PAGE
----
Don Deehler:

Yes. That’s right.

Drew McClellan:

So agencies need to get over the fact that they’re probably not going to be a lot of stories about and their agency in the media or the trade pubs.

Don Deehler:

Right. But I would also add to that if you can be one of several experts quoted in a story that’s worth a lot too. Because don’t ever underestimate the value of that, because it does position you with other people who have expertise. And again, what you’re trying to do is get your name out there as often as you can talking about your particular area of expertise. And having a specialty, a particular niche is really important because that’s what a niche or is covering a specific area of industry really wants. He wants a person who’s knowledgeable in that particular niche. So you can’t be all things to all people.

Drew McClellan:

But I would argue that there’s probably better play for an agency to be positioned as an expert in a story than there is to have like a feature article about your agency.

Don Deehler:

Oh yes. Now, unless your agency is doing something just really really different and really… Sometimes you can get feature stories done like that. If you got really innovative things going on, but generally speaking, no, it’s more the commentary, the insight you can give to them, that’s going to be helpful. It’s not going to be about your agency per se.

Drew McClellan:

So we’ve talked about sort of reaching out to identifying reporters who cover the areas that you have expertise in and reaching out to them, creating a relationship. We mentioned just briefly the Help a Reporter Out tool, which most agencies are very familiar with and use for their clients often much more so than for themselves. How else can agencies generate this kind of attention?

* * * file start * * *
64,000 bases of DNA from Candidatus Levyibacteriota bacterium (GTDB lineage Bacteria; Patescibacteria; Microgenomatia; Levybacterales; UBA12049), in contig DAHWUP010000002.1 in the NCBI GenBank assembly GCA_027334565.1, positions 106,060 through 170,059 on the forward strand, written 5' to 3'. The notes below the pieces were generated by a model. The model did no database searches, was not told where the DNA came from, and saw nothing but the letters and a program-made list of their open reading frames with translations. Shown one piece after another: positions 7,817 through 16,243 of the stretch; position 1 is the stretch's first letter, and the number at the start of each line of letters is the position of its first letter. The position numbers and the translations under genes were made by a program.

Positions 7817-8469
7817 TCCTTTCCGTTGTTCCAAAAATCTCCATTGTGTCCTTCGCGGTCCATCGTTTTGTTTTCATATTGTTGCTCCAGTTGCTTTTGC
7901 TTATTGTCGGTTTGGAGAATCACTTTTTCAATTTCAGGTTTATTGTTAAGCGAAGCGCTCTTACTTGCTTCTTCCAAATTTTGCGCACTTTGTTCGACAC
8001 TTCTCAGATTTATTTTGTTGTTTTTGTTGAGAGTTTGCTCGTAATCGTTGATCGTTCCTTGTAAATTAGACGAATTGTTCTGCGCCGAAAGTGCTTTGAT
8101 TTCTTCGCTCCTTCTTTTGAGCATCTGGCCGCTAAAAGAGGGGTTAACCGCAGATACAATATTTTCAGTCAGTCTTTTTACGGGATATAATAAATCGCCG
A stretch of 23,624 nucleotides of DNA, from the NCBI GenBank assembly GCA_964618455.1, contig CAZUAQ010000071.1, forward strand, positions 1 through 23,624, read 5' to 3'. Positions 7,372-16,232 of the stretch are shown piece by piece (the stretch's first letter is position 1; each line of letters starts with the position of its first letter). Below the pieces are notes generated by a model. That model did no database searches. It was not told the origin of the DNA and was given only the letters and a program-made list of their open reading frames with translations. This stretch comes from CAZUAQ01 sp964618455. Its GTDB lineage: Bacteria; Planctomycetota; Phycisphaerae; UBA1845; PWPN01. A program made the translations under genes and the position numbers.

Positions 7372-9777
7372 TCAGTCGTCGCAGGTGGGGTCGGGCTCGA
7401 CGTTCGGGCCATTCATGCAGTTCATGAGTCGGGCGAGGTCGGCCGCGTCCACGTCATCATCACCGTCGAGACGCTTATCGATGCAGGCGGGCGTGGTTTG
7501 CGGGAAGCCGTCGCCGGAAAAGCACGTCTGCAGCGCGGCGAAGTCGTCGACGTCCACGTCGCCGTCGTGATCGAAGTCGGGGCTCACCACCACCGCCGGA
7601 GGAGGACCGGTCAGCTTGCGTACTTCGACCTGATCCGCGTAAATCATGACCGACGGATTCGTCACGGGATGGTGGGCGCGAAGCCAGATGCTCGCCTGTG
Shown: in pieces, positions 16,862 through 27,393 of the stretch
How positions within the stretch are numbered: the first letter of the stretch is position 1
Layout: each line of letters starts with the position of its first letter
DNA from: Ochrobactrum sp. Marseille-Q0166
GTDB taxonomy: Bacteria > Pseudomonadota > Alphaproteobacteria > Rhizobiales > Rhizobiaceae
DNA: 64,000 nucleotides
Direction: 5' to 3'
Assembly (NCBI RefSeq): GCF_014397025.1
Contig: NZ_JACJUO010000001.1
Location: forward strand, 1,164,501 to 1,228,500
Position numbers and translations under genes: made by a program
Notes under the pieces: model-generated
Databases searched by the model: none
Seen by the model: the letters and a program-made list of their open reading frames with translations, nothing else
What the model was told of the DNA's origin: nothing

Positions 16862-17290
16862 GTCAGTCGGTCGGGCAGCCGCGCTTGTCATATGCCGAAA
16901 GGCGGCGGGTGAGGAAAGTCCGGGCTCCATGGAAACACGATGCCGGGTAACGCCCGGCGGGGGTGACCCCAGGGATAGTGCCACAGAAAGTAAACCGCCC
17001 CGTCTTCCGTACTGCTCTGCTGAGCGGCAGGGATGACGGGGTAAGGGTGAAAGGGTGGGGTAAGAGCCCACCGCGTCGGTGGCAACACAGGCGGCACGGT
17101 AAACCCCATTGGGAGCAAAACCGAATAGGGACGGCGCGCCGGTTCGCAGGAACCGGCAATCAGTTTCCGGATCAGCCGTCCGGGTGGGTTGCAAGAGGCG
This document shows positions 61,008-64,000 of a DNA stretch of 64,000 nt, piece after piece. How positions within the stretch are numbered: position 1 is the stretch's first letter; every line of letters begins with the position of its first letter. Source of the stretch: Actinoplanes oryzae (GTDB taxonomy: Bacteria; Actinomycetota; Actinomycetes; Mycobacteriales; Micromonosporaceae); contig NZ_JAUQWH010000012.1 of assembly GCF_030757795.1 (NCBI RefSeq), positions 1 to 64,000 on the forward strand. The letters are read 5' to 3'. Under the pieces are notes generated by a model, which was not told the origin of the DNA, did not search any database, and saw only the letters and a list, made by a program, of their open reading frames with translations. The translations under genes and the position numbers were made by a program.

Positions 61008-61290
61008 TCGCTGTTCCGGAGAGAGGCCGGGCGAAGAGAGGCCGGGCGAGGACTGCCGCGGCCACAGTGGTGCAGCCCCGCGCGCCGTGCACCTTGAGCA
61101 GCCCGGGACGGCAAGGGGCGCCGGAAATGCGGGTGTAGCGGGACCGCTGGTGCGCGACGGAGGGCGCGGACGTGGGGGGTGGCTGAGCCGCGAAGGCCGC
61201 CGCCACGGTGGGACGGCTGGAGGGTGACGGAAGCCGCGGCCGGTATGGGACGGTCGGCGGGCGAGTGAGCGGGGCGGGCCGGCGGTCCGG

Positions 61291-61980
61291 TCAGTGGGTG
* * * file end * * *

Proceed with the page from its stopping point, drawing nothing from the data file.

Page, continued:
Don Deehler:

Well, in addition to Help a Reporter Out, there’s a couple other resources that I would mention. There’s one that’s called radioguestlist.com. And it’s very similar to Help a Reporter Out only it’s for radios and broadcast people that are looking for sources. And you can see the kind of stories that they’re looking to cover. And bloggerlinkup.com is another one that’s, of course, for bloggers, for guest posts, or they also have people that review products in some cases. So you cover the waterfront with that because you get Help a Reporter Out is really good. Well, it covers a variety of media. But a lot of print too. Radio of course is just focused on the radio, the broadcast side. And then the blogger would be obviously the bloggers, but the blogger community is huge and growing and as newsrooms shrink and the number of reporters that they’re able to have in house, they’re looking for other places to get sources of for information. So bloggers are becoming increasingly influential.

Drew McClellan:

And are there different rules at play with when you’re dealing with bloggers versus reporters. Is there a different etiquette or protocols that people need to be aware of?

Don Deehler:

No. I think if you do the basic things do your homework and reading the blog, understanding what they talk about and try to understand as much of their target audience and so forth. Be familiar with the blog style, kind of its personality and content. And when you’re contacting them just like with a reporter, you want to briefly establish your credibility. You want to get to the point. So one thing is reporters work on deadlines and a lot of bloggers do too nowadays. So they don’t have a lot of time to spend with any particular pitch.